Of course, in 2020, blood is still being spilled in American streets in the name of black freedom. Lewis, suffering from stage 4 pancreatic cancer, made it out to Black Lives Matter Plaza in Washington, D.C., on June 7th, less than a week after the president had peaceful protesters tear-gassed — protesters carrying out Lewis’ marching orders: “Get in the way,” he would always say, and into “good trouble” for the sake of holding this nation accountable. But the change that he and modern organizers seek won’t come without the kind of political shifts that go well beyond electing a black president. 

Reverend Martin Luther King Jr., (center) is escorted into a mass meeting at Fish University in Nashville. His colleagues are, left to right, John Lewis, national chairman of the Student Non-Violent Committee and Lester McKinnie, on of the leaders in the racial demonstrations in Nashville recently. King gave the main address to a packed crowd. (Photo by Bettmann Archive/Getty Images)

Lewis at Fish University in Nashville, with Martin Luther King Jr., CT Vivian (second from left), and activist Lester McKinnie (far right), in May 1964.

Bettmann Archive/Getty Images

“We’re in this unique role of trying to recover from systematic human rights violations without a change in power,” says Stevenson. “That’s the brilliance of people like John Lewis, Rosa Parks, and Dr. King, is that they engaged in a kind of moral reckoning. And they were able to use that moral witness to shift the assessment of what’s right. But because the power hasn’t changed, we have to carry forward this commitment to truth and justice. That’s, for me, central to what has to happen in America.”

There are particular challenges to achieving that power shift. McConnell recently told The Wall Street Journal that Democratic complaints about voter suppression were “nonsense.” And the deployment of unmarked federal forces to suppress civil rights protests in cities like Portland, Oregon, are perhaps only a harbinger of what Trump is willing to do to stay in office. On July 30th, the morning of Lewis’ funeral, Trump even floated the decidedly unconstitutional idea of delaying the election.

The severity of Trump’s threat is why the celebration of Lewis’ legacy cannot be limited to commemoration. “If you have a law that means black voters are having their ballots rejected at twice the rates of whites, that’s a problem,” says Marc Elias, a voting rights lawyer. “That’s a legal problem. That’s a moral problem. That’s a legislative problem. We need to start treating it as such.”

Lewis understood better than most that the depth of the problem meant it had to be fought on multiple fronts — in the streets, in the statehouse, in the courthouse, everywhere. He realized shortly after the assassinations of his friend Martin Luther King Jr. and Robert F. Kennedy Jr. that he could pursue politics without disempowering his activist voice.  

“I think that’s what’s powerful about his legacy,” Stevenson says. “People hear Malcolm X say ‘By any means necessary,’ and they always assume something violent and destructive, when in fact, ‘by any means necessary’ means some of us have to actually become lawyers and advocate within the strictures of the legal system. Some of us have to become journalists and give voice to important perspectives that have never been heard. Some of us have to become teachers and help at-risk children.”

Not only did Lewis model how to maintain an activist spirit on Capitol Hill — arrested twice for protesting the Darfur genocide and later leading sit-ins advocating for immigration reform and gun control legislation — but he also showed how to remain scrupulous, maintaining his integrity throughout his more than three decades in a town known for stripping it away.   

Moreover, Lewis was about refocusing Americans on the fact that there is, inherently, an idea worth saving at the root of this great and terrible nation, fraught with faults, created by people whose prejudices withheld the United States from maximizing its own potential. “The founders of this country created a new nation that was based on the ideas of this thing called a ‘democracy,’ ” says Brown. “When in fact, none of them had internalized the true meaning and value of democracy.”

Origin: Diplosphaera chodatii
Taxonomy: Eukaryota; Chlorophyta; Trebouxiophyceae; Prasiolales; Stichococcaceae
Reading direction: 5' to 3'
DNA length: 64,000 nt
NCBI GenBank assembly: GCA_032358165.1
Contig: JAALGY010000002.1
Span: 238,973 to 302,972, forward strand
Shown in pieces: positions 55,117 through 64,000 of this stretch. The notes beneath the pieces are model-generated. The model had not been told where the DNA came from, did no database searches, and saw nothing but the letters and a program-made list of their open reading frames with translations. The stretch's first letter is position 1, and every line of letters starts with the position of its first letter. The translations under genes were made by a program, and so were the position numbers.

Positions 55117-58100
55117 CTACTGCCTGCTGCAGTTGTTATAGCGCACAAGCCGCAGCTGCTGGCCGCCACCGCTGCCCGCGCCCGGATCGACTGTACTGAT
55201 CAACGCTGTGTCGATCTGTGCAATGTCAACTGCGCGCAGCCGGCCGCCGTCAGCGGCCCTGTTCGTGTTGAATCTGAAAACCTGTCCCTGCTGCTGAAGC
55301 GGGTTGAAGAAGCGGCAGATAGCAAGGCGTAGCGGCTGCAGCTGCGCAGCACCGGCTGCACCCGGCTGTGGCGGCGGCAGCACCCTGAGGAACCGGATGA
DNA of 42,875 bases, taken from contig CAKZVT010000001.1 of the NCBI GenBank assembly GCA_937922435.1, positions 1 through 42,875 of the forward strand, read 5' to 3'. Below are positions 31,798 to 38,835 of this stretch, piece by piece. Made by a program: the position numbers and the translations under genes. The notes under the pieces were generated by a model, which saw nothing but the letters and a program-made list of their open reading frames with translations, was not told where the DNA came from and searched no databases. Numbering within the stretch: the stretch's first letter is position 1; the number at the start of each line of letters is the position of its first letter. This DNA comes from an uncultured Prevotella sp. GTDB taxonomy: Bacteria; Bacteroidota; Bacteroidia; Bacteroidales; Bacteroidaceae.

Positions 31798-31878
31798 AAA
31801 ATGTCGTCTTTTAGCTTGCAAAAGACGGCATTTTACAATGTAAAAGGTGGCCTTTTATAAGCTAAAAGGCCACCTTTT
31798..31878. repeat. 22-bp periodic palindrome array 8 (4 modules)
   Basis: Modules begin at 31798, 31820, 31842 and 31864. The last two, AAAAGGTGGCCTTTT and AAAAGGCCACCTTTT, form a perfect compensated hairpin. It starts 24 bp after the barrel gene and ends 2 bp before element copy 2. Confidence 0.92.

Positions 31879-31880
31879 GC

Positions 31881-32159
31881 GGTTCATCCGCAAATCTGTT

Spotlighting that contradiction and correcting it encapsulates Lewis’ work, and is why President Obama, in his eulogy at Lewis’ funeral, rightly said that “America was built by John Lewises. He, as much as anyone in our history, brought this country a little bit closer to our highest ideals. And someday, when we do finish that long journey toward freedom, when we do form a more perfect union — whether it’s years from now, or decades, or even if it takes another two centuries — John Lewis will be a founding father of that fuller, fairer, better America.” 

In the wake of his loss, we have a new standard by which to judge not just ourselves but the candidates who claim the intent to represent us. If we don’t have elected officials who understand and embrace the Lewisian framework of American redemption, one that demonstrates the conviction behind their words and prioritizes morality and compassion in the policy they create, then why support them? Rev. Barber said that we should apply a moral filter to forthcoming bills, “and if it’s killing people’s dreams and killing people’s hopes and killing people’s equal opportunities and civil rights, and literally killing people because that bill limits or destroys access to opportunities of justice, then like John Lewis, while we are living, we have to be against it.”

SELMA, AL - MARCH 4: Democratic Presidential candidate Senator Barack Obama (D-IL) (L) speaks with U.S. congressman John Lewis (D-GA) before addressing a crowd gathered for the commemoration of the 1965 Voting Rights March at Brown Chapel AME Church March 4, 2007 in Selma, Alabama. During the 1965 march, which was to go from Selma to Montgomery, Alabama, police used tear gas and beat back the marchers when they reached the Pettus Bridge. (Photo by Scott Olson/Getty Images)

Lewis and then-Senator Barack Obama in 2007 at Brown Chapel AME Church in Selma, Alabama, for the commemoration of the 1965 Voting Rights March .

Scott Olson/Getty Images

The example of John Lewis was not set to invite idolatry, but emulation. He wanted fellowship, not followers. Elias, the voting rights lawyer, seemed a bit staggered, and rightfully so, when asked how we might all go about walking shoulder to shoulder with Lewis. “I sometimes ask what I would be willing to sacrifice to move the country forward,” he says. “Most people, it’s easy to be in the comfort of your home and air conditioning and internet service, [and] to say that you are committed to something. But what John Lewis taught us was that to really be committed, you need to be willing to sacrifice. Not in an abstract way, but a real concrete way. As we face down the fall election, that is what I think about. If he was willing to do everything that he did, then what are the rest of us doing that we’re willing to sacrifice?”